Going from paper to electronic catalogues has become one of the biggest upheavals in the way independent bookstores buy, on a par with cutbacks in field sales reps. “I don’t think our choice is between paper and electronic catalogues,” says Carole Horne, general manager of Harvard Book Store in Cambridge, Mass., who views digital catalogues as a given. “Frankly, I like electronic catalogues. They save me time, and they save paper.” More importantly, they save publishers on printing and mailing costs.

Since HarperCollins first took the plunge in 2009 to go all digital, other publishers have followed suit, with Random House the latest of the big six houses to announce that it will be all digital by summer 2012. Still, even though Edelweiss founder John Rubin estimates that as many as 1,200 imprints are using his product to get digital catalogues into the hands of booksellers—the latest being Greenleaf Book Group and Minted Prose—a number of book buyers aren’t ready to make the switch. And even those who have harbor some reservations.

Darielle Linehan, who put the Ivy Bookshop in Baltimore up for sale in August so that she can retire at year’s end, says that Edelweiss is for the next owner. Other longtime bookstore owners, like Peter Glassman of Books of Wonder in New York City, refuse to go digital. “If you looked at my catalogues, you’d see they have copious notes and flags in different colors, and my buyer will put in notes. My business is buying and selling printed material. Their business is providing information on paper, and they tell me they won’t give me a paper catalogue? It’s emblematic of publishers’ thinking what’s good for them, and not any thought of the long-term repercussions. It’s very frustrating.” However, he has found a work-around. Harper and Simon & Schuster send him printouts of their digital catalogues. The only drawback is that they occasionally cut off the information at the bottom of the page.

“I’m an old guy,” says buyer Paul Ingram at Prairie Lights in Iowa City, Iowa, who turned 65 last month. “I grew up with [paper] catalogues. It’s something that’s not broke, so why fix it? For me, buying is about having a conversation with the publisher’s rep. You have this relationship, and if anything goes wrong, the rep will remember and deal with it.” Ingram’s other complaint is that it takes time to order from digital catalogues and ties up one of the store’s three computers.

Nor is Kenny Sarfin, who has been in the business for half a century and owns Books & Greetings in Northvale, N.J., a fan of e-catalogues. “I find so many things in our industry discouraging. Publishers are all trying to cut costs. Random House put us on telephone sales; we used to see three reps—two for adult books and one for children’s. If you want the little guy to survive, you have to give a little bit. I prefer paper catalogues to a screen. The interaction with a rep over a catalogue is so important.” Then there are booksellers like Mary Emerick at Turning Pages Books and More in Natchez, Miss., and Liz Murphy of Learned Owl in Hudson, Ohio, who miss going over paper catalogues at home. “I’m not going to sit in my den with a computer on my lap,” says Emerick.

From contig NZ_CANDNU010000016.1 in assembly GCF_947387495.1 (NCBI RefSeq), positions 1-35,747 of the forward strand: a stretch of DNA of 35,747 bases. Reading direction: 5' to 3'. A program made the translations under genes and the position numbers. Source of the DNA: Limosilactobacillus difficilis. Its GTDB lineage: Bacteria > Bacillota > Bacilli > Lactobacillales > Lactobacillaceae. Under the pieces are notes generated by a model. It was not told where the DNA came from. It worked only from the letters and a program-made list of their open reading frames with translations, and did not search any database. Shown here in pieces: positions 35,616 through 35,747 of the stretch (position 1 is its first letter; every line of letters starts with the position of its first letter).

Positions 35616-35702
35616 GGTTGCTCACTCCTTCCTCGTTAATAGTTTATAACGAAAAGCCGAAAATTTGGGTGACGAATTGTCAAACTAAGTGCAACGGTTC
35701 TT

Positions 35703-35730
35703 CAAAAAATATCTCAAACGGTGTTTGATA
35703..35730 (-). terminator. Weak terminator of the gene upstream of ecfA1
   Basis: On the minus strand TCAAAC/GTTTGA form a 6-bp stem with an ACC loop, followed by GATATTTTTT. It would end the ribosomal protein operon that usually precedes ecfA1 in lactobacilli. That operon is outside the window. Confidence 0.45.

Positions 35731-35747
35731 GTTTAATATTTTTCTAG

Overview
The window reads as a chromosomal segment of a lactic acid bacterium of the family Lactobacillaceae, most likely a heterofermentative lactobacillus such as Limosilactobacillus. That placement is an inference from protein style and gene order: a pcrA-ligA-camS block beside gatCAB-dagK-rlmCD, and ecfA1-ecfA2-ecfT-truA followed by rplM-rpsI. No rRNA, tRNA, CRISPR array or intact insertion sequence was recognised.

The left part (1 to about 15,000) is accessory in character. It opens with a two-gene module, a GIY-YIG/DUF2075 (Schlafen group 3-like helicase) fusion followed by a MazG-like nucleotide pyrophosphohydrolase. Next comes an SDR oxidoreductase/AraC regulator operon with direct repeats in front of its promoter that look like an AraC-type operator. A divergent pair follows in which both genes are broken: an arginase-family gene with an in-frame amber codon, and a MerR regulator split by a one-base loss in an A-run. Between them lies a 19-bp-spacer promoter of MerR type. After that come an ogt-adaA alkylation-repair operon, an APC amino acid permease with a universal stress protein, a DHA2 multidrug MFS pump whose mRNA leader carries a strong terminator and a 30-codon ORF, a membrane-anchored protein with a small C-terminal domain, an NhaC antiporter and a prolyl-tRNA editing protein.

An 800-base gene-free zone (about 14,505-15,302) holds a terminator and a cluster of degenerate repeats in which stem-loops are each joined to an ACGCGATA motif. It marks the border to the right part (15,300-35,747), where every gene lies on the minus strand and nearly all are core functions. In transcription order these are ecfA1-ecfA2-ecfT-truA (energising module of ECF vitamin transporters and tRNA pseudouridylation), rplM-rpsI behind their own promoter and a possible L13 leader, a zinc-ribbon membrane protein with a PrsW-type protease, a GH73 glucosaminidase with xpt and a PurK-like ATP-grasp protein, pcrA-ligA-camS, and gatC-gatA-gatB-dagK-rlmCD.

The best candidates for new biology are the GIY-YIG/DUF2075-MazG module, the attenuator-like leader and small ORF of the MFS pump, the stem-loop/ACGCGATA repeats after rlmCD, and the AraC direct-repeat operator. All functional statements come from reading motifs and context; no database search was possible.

However, many newer and seasoned booksellers are glad that publishers have gone digital, especially now that both Edelweiss and S&S, which has its own digital ordering system, have begun addressing complaints that it’s hard to tell which titles are important. Reps can add notes and comparable books to help booksellers decide what to order. Even better, booksellers who use Above the Treeline can look up sales of comp books without additional key strokes.

“I like digital catalogues because they streamline our marketing and p.o. process. Yesterday I entered a p.o. for Random House that would have taken four hours to enter by hand. It took me five minutes,” says Arsen Kashkashian, head buyer at Boulder Book Store in Boulder, Colo. Both Edelweiss and S&S enable him to automatically download purchase orders. Marketing is faster, too, because instead of the marketing manager having to spend an hour with him and the sales rep taking notes on 30 to 40 titles, she can download a list of titles that Kashkashian has tagged for promotion directly to an Excel spreadsheet.

Although illustrated books can still be problematic, Sarah Hutton, children’s book buyer at Village Books in Bellingham, Wash., notes that reps continue to bring f&gs so that she can see the books up close. “I really like digital catalogues,” says Hutton. “They’re more current and have the correct information in them. It’s also great that they make data entry so much easier and faster. With paper catalogues, it used to take me two hours to do the data entry on my Scholastic order. Now it takes about 20 minutes. Digital catalogues free up my time with the reps to focus more on marketing ideas and display options.”

Pro or con, as Emerick of Turning Pages notes, “I know it’s something I’m going to have to accept or else change businesses.”